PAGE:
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Sophie Meunier

over-reliance on the state to overcome its divisions. Yet for Hoffmann, and for the generations of students he inspired, myself included, the destiny of the world was intricately intertwined with France. Is France still relevant today? In other words

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"They have it in their stomachs but they can't vomit it up"

Dalits, reservations, and "caste feeling" in rural Andhra Pradesh

Clarinda Still

This article examines the social effects of India's affirmative action policy (“reservations“) on the relationship between dalits and the dominant castes. Drawing on fieldwork in rural southern India, this article looks at the way people use their knowledge of reservations (however imperfect) to form opinions that shape behavior in everyday life. I argue that this policy is used to vindicate upper-caste antipathy toward dalits and has become an important part of new discriminatory attitudes. While discrimination on the basis of pollution has become muted, in its place reservations (combined with ideas about habits, morality, and cleanliness) have become the principal idiom through which the dominant openly express resentment toward dalits. In this sense, the language of reservations enables and legitimates an upsurge of anti-dalit feeling. This leads us to consider whether the positive effects of the policy can effectively counteract the caste antagonism caused by it in everyday life.

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Judith Rosen-Berry

You introduced me to the poetry of Grace Paley. Do you remember? Maybe not, but I can still see the shock on your face when I confessed that ‘I didn’t really read poetry’ – this, of course, being just one of many awkward confessions involving my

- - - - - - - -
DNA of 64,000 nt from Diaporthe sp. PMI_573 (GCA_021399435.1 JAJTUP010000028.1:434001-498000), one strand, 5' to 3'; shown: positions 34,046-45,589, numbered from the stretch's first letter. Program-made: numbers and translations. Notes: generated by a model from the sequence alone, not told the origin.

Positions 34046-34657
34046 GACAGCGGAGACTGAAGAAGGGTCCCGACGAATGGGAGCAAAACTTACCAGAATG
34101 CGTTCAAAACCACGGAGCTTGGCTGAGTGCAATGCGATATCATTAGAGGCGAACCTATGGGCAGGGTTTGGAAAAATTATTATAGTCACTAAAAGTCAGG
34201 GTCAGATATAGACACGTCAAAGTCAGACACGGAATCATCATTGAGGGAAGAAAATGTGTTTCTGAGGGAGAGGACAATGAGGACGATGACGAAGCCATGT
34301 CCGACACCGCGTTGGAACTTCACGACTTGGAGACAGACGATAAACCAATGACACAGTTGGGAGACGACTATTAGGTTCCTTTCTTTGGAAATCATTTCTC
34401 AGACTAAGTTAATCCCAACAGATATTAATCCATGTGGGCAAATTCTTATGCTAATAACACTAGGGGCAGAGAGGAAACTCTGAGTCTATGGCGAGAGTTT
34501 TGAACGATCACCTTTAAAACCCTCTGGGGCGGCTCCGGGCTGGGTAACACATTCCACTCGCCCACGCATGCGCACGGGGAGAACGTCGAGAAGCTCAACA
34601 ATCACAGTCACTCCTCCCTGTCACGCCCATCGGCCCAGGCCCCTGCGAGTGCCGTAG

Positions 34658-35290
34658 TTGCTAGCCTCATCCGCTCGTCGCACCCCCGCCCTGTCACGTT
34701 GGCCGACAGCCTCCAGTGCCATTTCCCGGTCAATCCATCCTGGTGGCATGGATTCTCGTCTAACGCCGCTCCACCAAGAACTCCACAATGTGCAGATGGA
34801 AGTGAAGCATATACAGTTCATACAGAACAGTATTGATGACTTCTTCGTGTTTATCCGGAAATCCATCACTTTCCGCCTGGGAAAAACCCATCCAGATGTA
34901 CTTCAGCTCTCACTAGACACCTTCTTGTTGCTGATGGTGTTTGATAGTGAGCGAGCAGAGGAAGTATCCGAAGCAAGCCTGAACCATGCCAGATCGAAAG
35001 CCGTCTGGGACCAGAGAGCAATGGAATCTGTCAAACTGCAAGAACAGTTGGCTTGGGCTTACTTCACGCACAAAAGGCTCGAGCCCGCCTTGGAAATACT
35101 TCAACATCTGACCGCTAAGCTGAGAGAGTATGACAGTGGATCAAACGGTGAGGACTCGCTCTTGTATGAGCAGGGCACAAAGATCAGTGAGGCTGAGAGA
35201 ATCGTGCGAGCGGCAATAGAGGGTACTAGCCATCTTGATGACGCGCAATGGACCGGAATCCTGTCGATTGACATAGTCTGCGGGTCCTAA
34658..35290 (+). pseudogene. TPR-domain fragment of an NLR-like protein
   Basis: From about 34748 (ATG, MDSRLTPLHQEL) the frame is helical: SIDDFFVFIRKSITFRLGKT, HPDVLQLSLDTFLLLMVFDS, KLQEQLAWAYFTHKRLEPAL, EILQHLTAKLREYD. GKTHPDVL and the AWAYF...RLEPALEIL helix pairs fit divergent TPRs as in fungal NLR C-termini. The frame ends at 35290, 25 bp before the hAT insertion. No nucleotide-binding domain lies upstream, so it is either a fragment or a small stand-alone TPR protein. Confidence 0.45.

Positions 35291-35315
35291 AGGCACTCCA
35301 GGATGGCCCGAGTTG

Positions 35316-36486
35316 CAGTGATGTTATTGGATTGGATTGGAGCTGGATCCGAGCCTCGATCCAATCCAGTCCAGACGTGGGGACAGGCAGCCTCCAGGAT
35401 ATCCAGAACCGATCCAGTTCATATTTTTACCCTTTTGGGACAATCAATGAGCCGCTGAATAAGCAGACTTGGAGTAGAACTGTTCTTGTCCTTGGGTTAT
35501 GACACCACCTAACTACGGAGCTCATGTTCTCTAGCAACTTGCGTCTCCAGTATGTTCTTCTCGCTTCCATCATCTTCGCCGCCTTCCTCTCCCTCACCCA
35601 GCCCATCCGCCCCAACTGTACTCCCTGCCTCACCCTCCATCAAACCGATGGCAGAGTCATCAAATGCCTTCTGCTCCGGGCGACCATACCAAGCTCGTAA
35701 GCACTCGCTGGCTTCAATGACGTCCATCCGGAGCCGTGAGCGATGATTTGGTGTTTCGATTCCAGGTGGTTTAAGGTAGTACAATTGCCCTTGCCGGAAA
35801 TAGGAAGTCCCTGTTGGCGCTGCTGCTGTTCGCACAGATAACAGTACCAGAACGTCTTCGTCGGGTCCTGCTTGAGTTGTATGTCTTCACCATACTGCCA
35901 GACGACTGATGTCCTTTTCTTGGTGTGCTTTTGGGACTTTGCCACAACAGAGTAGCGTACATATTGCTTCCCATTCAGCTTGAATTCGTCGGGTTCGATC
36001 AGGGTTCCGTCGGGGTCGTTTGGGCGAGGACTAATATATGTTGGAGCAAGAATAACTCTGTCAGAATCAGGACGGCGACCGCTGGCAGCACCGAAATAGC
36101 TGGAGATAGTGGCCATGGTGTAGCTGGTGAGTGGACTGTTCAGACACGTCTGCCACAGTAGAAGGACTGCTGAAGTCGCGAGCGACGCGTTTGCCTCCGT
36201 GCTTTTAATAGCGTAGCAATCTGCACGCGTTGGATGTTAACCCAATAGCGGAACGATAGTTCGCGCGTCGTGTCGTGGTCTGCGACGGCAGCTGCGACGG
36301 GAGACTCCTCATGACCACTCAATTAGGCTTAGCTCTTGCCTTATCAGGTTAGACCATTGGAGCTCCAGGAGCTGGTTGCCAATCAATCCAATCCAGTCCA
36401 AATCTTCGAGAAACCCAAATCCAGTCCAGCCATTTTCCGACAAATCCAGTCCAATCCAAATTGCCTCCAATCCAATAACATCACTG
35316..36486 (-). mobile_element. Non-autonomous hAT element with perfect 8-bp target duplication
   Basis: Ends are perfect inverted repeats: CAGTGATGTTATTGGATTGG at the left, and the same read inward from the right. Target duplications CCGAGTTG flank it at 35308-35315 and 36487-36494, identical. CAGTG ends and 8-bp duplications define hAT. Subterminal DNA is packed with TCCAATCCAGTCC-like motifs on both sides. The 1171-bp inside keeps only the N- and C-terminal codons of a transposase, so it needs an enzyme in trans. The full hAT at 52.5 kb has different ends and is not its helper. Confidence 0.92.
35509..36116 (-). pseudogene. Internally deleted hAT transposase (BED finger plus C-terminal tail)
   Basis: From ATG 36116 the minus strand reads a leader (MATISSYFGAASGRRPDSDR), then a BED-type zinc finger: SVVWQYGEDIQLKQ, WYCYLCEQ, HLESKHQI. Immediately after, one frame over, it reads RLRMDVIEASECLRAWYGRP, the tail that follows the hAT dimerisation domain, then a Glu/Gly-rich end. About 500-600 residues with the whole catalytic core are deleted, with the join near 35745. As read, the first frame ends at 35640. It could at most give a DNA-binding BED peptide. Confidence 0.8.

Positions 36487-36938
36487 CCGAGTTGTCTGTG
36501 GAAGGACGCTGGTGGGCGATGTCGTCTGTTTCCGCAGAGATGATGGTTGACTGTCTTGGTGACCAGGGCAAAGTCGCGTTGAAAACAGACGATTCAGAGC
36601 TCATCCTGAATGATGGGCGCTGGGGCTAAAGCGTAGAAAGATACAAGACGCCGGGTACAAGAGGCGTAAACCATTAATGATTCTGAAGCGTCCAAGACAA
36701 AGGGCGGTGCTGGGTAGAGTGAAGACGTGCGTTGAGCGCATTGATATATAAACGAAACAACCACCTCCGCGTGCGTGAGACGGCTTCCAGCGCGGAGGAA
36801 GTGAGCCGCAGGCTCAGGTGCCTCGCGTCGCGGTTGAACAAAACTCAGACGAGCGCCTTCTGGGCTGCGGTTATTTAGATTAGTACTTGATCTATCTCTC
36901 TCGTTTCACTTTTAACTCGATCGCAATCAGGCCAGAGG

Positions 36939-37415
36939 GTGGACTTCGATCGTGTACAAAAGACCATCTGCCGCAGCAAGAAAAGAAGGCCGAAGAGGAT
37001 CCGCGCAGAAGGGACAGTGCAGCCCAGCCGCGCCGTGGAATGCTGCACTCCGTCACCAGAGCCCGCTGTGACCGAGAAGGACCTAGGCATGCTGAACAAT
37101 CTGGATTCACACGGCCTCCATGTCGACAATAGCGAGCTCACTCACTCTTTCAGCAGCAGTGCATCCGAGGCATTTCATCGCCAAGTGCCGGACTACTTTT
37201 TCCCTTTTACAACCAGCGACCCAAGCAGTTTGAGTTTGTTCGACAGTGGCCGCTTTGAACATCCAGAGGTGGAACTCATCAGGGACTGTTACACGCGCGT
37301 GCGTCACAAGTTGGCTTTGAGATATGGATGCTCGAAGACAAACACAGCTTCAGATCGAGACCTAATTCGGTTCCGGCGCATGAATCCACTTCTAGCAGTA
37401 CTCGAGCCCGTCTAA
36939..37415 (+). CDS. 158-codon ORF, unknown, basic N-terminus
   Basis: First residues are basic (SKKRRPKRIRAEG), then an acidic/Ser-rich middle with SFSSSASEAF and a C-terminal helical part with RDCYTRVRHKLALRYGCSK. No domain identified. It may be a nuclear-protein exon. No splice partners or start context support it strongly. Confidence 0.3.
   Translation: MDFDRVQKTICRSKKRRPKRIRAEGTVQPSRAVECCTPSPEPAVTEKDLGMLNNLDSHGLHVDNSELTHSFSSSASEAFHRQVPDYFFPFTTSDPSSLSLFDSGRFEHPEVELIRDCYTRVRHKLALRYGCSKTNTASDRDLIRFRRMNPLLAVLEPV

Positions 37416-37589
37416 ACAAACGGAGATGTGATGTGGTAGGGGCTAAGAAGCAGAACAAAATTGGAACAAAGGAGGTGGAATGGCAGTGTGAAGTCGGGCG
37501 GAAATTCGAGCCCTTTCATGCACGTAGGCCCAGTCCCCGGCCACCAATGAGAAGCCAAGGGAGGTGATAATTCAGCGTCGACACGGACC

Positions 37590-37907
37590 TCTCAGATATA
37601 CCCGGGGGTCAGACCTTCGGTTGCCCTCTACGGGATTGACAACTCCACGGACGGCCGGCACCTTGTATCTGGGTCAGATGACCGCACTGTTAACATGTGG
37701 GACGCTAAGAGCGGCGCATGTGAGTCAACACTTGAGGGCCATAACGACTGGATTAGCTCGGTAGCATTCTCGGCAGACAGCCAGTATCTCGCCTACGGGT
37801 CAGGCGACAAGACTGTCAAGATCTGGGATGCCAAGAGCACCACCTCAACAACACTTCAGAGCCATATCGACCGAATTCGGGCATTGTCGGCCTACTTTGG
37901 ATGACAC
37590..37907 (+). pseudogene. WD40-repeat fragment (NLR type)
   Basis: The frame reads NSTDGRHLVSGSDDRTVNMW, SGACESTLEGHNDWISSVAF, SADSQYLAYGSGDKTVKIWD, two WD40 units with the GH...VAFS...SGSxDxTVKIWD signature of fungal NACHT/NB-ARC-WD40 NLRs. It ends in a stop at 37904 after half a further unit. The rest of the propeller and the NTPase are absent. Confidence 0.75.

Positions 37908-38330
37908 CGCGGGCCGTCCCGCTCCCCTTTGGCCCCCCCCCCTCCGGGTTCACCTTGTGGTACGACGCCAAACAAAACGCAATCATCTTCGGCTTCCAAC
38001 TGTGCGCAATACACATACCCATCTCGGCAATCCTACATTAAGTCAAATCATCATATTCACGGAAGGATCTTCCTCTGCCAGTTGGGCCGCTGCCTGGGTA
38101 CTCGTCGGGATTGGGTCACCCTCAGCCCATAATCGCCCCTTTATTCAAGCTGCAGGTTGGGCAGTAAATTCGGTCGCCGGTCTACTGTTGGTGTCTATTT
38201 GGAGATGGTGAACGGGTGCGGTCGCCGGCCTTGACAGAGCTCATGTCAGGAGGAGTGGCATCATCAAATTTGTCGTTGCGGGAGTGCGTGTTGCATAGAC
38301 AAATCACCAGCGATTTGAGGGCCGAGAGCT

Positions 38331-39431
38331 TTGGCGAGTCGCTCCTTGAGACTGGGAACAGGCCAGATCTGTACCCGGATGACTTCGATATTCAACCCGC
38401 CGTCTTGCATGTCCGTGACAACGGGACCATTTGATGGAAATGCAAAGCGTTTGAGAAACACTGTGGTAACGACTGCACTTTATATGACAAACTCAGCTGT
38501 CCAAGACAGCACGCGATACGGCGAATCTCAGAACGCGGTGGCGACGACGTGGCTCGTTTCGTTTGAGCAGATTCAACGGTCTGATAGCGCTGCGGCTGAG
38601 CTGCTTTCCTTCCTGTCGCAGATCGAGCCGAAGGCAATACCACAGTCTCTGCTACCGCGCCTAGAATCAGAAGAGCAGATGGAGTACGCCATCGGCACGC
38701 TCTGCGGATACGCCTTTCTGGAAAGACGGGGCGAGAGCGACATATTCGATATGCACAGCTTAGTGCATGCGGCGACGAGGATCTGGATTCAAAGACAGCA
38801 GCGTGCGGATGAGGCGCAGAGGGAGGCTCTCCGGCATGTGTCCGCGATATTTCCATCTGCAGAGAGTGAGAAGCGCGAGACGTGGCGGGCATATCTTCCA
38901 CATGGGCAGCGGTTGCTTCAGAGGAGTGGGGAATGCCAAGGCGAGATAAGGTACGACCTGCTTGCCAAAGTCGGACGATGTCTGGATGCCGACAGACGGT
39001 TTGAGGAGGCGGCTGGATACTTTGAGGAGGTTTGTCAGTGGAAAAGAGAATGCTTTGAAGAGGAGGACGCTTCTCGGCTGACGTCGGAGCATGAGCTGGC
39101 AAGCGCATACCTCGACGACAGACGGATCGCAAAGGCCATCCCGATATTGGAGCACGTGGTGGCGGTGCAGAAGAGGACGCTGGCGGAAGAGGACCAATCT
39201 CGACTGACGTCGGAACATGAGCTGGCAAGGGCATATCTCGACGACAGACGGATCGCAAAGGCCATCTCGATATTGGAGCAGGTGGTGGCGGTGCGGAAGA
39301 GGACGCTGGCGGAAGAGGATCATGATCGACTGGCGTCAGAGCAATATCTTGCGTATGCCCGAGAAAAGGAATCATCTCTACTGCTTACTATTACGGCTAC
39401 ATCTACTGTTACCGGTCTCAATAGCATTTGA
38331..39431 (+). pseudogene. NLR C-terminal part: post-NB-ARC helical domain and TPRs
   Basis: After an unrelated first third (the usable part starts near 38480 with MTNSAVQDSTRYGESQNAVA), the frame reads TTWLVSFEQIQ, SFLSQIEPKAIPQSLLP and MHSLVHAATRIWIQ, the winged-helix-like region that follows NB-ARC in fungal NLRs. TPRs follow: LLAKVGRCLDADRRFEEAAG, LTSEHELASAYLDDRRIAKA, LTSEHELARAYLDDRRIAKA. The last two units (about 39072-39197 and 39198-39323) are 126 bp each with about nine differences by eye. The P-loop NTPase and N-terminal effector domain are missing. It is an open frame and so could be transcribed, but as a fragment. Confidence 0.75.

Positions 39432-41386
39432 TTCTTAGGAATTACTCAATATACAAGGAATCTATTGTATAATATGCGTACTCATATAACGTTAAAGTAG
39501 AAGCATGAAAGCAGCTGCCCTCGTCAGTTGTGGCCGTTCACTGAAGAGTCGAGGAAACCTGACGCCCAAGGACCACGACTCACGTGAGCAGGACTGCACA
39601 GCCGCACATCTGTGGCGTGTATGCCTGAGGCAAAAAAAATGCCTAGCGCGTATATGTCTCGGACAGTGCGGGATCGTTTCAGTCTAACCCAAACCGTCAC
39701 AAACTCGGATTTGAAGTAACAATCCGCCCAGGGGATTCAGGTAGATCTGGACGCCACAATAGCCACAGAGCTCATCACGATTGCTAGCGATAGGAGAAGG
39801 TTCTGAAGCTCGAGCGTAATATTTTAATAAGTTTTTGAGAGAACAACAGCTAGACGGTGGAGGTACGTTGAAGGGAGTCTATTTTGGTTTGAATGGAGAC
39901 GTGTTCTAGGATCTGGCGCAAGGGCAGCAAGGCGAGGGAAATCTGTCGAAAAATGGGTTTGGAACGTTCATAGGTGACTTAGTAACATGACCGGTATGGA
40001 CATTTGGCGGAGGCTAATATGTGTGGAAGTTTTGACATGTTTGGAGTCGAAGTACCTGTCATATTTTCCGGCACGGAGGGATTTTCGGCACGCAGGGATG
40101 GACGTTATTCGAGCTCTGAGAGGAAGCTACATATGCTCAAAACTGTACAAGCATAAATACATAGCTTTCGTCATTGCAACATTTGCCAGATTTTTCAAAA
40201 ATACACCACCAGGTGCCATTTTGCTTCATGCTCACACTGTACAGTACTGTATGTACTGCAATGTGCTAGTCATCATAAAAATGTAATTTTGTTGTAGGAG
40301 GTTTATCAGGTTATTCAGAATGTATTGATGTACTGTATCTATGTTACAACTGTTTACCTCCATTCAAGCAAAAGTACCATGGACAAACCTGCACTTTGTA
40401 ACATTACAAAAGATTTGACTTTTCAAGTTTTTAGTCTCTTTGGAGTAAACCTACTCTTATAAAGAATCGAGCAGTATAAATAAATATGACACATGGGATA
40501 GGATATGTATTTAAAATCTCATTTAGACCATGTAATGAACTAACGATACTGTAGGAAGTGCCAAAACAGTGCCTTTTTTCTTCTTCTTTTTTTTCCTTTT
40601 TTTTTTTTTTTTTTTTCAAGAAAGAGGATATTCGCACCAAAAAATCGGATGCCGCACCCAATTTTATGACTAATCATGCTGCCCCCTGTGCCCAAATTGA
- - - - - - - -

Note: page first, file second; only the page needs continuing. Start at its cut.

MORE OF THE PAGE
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Progress But Still No Présidente

Women and the 2012 French Presidential Elections

Rainbow Murray

Several women vied to be elected France's new president in 2012. These included Ségolène Royal, former Socialist presidential candidate in 2007, and Martine Aubry, Socialist party leader. Both these women were defeated by Fran?ois Hollande in the Socialist primary. In the main election, Marine le Pen garnered many headlines as the new leader of the controversial far-right party, the Front national. This article considers the campaigns and the media coverage of these women, as well as highlights the impact for women of the scandal surrounding disgraced politician Dominique Strauss-Kahn. The policy proposals of the different candidates are evaluated, before concluding with a discussion of the future prospects for women. There is some evidence of progress for women since the previous election, but women are still far from achieving full political equality in France.

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What Am I Still Doing Here?

Travel, Travel Writing, and Old Age

Robin Jarvis